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Spencer For Hire5,545 posts since 13 Jan 2003
Yorkshire Look North (Yorkshire)
ITV Anglia's Chris Page and ITV West Country's Kate Haskell are demonstrating a touchscreen forecast in this Tweeted video.

Is this a sign of things to come as a future change for ITV Weather?!

I'm not sure if it really adds anything to the forecast really.


I’ve yet to see a touchscreen add anything to any aspect of TV presentation.

Call me old fashioned, but I’d rather images on a screen behind a presenter change without them awkwardly having to press on it.
Robust amateurism
2
Brekkie and all new Phil gave kudos
Andrew12,918 posts since 27 Mar 2001
Yorkshire Look North (Yorkshire)
ITV Anglia's Chris Page and ITV West Country's Kate Haskell are demonstrating a touchscreen forecast in this Tweeted video.

Is this a sign of things to come as a future change for ITV Weather?!

I'm not sure if it really adds anything to the forecast really.


I’ve yet to see a touchscreen add anything to any aspect of TV presentation.

Call me old fashioned, but I’d rather images on a screen behind a presenter change without them awkwardly having to press on it.


I agree, no touchscreen, whether it’s on the election results or ‘screeny’ on Peston ever results in anything better for the viewer than if the gallery changing the screen behind the scenes, also you wouldn’t have the presenter pressing it over and over when it doesn’t work.
Woodpecker205 posts since 19 Jan 2018
Central (West) Midlands Today
ITV Anglia's Chris Page and ITV West Country's Kate Haskell are demonstrating a touchscreen forecast in this Tweeted video.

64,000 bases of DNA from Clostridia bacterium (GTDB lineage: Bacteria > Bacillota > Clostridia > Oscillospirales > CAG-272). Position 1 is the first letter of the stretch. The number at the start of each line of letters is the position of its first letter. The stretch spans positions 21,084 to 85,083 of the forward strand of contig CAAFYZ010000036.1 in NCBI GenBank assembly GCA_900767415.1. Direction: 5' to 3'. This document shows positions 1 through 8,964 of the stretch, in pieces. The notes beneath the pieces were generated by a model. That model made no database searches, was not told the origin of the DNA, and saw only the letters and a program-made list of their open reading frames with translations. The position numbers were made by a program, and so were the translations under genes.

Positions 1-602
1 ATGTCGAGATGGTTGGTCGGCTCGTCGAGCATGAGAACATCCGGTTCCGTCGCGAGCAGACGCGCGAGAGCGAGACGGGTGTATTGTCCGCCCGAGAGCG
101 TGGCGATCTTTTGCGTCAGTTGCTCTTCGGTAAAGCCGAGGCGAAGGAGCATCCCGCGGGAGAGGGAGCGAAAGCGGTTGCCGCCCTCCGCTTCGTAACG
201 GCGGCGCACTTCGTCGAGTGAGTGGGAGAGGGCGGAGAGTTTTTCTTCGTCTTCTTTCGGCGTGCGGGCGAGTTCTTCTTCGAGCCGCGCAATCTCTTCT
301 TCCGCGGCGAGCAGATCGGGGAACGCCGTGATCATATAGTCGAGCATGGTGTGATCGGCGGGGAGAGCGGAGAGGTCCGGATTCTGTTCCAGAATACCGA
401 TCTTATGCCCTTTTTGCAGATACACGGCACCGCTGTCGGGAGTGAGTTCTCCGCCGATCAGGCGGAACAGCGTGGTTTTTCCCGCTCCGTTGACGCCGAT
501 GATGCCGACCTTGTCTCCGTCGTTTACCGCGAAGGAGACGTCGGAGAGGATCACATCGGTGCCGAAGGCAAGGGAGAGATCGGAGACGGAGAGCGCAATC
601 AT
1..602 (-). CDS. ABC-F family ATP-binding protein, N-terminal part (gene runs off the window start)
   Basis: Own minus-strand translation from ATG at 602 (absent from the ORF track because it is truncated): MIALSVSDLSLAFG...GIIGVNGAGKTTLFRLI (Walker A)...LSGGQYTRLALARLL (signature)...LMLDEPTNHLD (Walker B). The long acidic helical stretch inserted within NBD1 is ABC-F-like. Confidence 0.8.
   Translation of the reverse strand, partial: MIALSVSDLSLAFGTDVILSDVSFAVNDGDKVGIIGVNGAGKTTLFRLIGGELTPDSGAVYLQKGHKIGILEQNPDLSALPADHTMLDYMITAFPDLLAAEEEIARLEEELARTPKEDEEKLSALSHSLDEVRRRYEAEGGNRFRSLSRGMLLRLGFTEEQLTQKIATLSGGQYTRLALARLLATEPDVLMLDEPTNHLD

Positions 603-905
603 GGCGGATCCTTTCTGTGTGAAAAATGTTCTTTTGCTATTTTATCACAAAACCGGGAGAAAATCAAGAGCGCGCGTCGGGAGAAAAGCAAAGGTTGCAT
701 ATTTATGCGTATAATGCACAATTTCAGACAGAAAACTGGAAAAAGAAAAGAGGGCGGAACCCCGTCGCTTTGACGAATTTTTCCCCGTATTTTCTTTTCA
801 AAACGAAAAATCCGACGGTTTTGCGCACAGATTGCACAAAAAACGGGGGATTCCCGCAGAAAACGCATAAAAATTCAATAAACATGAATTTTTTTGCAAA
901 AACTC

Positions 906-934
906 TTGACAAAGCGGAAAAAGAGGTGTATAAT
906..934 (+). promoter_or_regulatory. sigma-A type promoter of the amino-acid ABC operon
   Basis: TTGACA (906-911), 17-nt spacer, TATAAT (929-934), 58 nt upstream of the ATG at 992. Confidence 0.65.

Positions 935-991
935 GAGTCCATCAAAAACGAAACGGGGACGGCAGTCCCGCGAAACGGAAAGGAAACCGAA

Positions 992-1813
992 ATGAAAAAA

Is this a sign of things to come as a future change for ITV Weather?!

I'm not sure if it really adds anything to the forecast really.


I’ve yet to see a touchscreen add anything to any aspect of TV presentation.

Call me old fashioned, but I’d rather images on a screen behind a presenter change without them awkwardly having to press on it.


I agree, no touchscreen, whether it’s on the election results or ‘screeny’ on Peston ever results in anything better for the viewer than if the gallery changing the screen behind the scenes, also you wouldn’t have the presenter pressing it over and over when it doesn’t work.


The Dutch public broadcaster NOS used to use a touchscreen for weather forecasts and election results, which worked about as well as you can imagine, as can be seen in the video below (starting from about 5:40):

RDJ2,461 posts since 25 Oct 2003
Central (South) Midlands Today
I’ve noticed in recent times the clicker has increasingly become an outdated piece of technology, especially for the BBC.

More forecasters seem to prefer to time their slides so that it fits perfectly into the allotted time.

I think clickers are only used now for longer forecasts where they have time to tell the weather story and just in case they need to suddenly end it for some Breaking News etc.
Central News South
January 9th 1989 - December 3rd 2006
1
Stuart gave kudos
Steve in Pudsey9,317 posts since 4 Jan 2003
Yorkshire Look North (Yorkshire)
Clickers are perhaps of more use during live forecasts that are part of a busy hour of breaking news or a regional programme where the duration can end up being very fluid, so being able to skip to the next part of the sequence or stay on a point for a little longer so that the forecast contracts or expands is very useful.

Eddie Mair wrote a nice piece a few years ago about that skill, describing weather presenters as "sickeningly good broadcasters"
Write that down in your copybook now.